Each fall when the first frost hits the pumpkin and your favorite coffee shop starts to feature Pumpkin Spice Lattes, our attention turns to recipes featuring pumpkin. Pumpkins are that versatile squash that we use as a decoration in October and a cooking ingredient in November. Over the past year, Vintage Recipes has collected several pumpkin recipes, here are some of our favorites.
Nancy Reagan's Pumpkin Pie is from a collection from Washington State, with recipes from the 1960s, 1970s, and 1980s. Nancy Reagan's Pumpkin Pie is a twist on the traditional pumpkin pie, because the recipe includes pecans, making it more of a pumpkin-pecan pie. The recipe calls for either canned or fresh cooked mashed pumpkin, so the inner cook in you can decide which one to use.
The Impossible Pumpkin Pie recipe is from the Nix Collection, a collection from San Fransico. This is Helen's recipe, you know, "Beauty Shop Helen". The Impossible Pies were popular during the 1960s and promoted by Bisquick and Betty Crocker. The concept is simple (and easy), you mix all the ingredients in the blender and then pour the mixture into a greased pie pan, bake, and the Bisquick does the magic and creates a "crust" as the pie cooks. Try our Impossible Coconut Pie to go along with your Impossible Pumpkin Pie.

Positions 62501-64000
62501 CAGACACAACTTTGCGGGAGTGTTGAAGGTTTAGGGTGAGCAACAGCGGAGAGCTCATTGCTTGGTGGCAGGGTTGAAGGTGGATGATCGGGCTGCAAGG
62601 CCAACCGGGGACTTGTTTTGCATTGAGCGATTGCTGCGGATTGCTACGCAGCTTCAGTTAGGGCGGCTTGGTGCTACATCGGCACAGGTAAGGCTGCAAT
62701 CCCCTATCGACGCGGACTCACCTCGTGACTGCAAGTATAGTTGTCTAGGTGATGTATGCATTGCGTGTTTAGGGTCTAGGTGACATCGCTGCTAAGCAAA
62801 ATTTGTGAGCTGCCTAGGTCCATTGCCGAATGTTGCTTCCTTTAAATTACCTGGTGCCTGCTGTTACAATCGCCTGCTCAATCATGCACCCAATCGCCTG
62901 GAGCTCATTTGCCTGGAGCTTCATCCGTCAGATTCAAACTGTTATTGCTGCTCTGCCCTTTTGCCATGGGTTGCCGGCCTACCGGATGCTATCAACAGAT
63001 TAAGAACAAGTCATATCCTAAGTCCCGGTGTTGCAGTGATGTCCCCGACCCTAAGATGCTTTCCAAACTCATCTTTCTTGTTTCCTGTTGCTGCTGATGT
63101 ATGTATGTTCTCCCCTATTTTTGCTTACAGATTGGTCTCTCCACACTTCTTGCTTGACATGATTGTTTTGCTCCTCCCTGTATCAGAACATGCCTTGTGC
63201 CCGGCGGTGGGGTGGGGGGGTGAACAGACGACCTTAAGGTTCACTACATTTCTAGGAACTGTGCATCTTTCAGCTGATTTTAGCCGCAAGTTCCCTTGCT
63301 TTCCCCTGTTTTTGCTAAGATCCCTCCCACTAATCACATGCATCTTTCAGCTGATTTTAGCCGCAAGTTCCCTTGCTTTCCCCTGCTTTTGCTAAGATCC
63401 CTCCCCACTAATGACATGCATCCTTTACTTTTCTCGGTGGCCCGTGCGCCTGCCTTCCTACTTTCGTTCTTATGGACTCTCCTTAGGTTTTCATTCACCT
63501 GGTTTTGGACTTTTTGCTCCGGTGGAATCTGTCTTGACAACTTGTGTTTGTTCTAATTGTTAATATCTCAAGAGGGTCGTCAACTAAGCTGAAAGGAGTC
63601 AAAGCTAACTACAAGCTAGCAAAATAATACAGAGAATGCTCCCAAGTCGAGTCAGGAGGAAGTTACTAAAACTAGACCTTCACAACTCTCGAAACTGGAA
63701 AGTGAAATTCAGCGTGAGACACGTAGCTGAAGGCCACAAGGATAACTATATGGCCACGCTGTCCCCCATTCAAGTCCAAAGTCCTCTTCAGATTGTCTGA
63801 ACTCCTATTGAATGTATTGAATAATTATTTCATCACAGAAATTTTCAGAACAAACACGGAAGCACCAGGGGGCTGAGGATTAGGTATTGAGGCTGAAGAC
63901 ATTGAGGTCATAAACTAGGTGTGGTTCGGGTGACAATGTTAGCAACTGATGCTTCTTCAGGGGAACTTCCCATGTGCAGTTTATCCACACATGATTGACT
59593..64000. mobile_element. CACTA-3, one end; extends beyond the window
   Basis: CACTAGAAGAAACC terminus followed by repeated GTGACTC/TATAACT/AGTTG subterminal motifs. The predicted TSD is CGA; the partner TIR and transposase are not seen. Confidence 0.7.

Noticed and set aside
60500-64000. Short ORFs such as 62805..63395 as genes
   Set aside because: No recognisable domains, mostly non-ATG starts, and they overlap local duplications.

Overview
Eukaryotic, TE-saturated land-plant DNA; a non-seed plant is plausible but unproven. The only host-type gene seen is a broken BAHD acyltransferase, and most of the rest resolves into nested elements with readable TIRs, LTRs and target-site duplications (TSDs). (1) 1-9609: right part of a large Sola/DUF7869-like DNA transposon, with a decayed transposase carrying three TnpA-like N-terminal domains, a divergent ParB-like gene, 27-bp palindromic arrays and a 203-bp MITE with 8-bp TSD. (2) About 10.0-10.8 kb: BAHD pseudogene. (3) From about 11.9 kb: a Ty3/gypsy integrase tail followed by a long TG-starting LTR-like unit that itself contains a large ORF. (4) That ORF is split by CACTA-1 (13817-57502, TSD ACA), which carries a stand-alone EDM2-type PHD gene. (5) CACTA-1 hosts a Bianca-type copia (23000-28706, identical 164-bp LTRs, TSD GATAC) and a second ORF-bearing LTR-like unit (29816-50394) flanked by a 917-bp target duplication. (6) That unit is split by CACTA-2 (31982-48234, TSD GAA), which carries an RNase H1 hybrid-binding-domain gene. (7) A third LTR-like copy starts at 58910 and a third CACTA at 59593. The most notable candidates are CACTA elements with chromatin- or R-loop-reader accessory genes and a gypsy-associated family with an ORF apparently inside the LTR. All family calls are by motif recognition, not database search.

The Thompson collection Pumpkin Bread recipe contains orange juice and suggests re-using one-pound coffee cans to bake the bread. This collection is made up of recipes from the 1950s, 1960's, 1970's and 1980's, but repurposing the one pound coffee can is definitely a depression era idea! This recipe makes two loaf pans or two coffee cans.
The Cedaka collection Pumpkin Bread recipe is more of your "traditional" Pumpkin Bread recipe, containing your basic bread ingredients along with one cup of pumpkin and 1/2 teaspoon cinnamon. The recipe is attributed to "Pansy" and it makes one loaf.
Oddly, the two traditional pumpkin pie recipes that we have collected have also come from the same collections as the pumpkin bread recipes - the Thompson and Cedaka collections. The recipes are almost identical, the Thompson recipe calls for 3 eggs rather than two eggs in the Cedaka recipe, and the Thompson recipe calls for milk and evaporated milk while the Cedaka recipe requires only evaporated milk.
The Pumpkin Pie recipe from the Thompson collection is a handwritten recipe. I would assume that this recipe was copied from a can or an advertisement as the first ingredient is "canned pumpkin".
The Pumpkin Pie recipe from the Cedaka collection is a clipped recipe from a Libby's Solid Pack Pumpkin label. Almost the same as the Thompson recipe, other than no milk is required, only evaporated milk and two eggs where the Thompson recipe requires three eggs.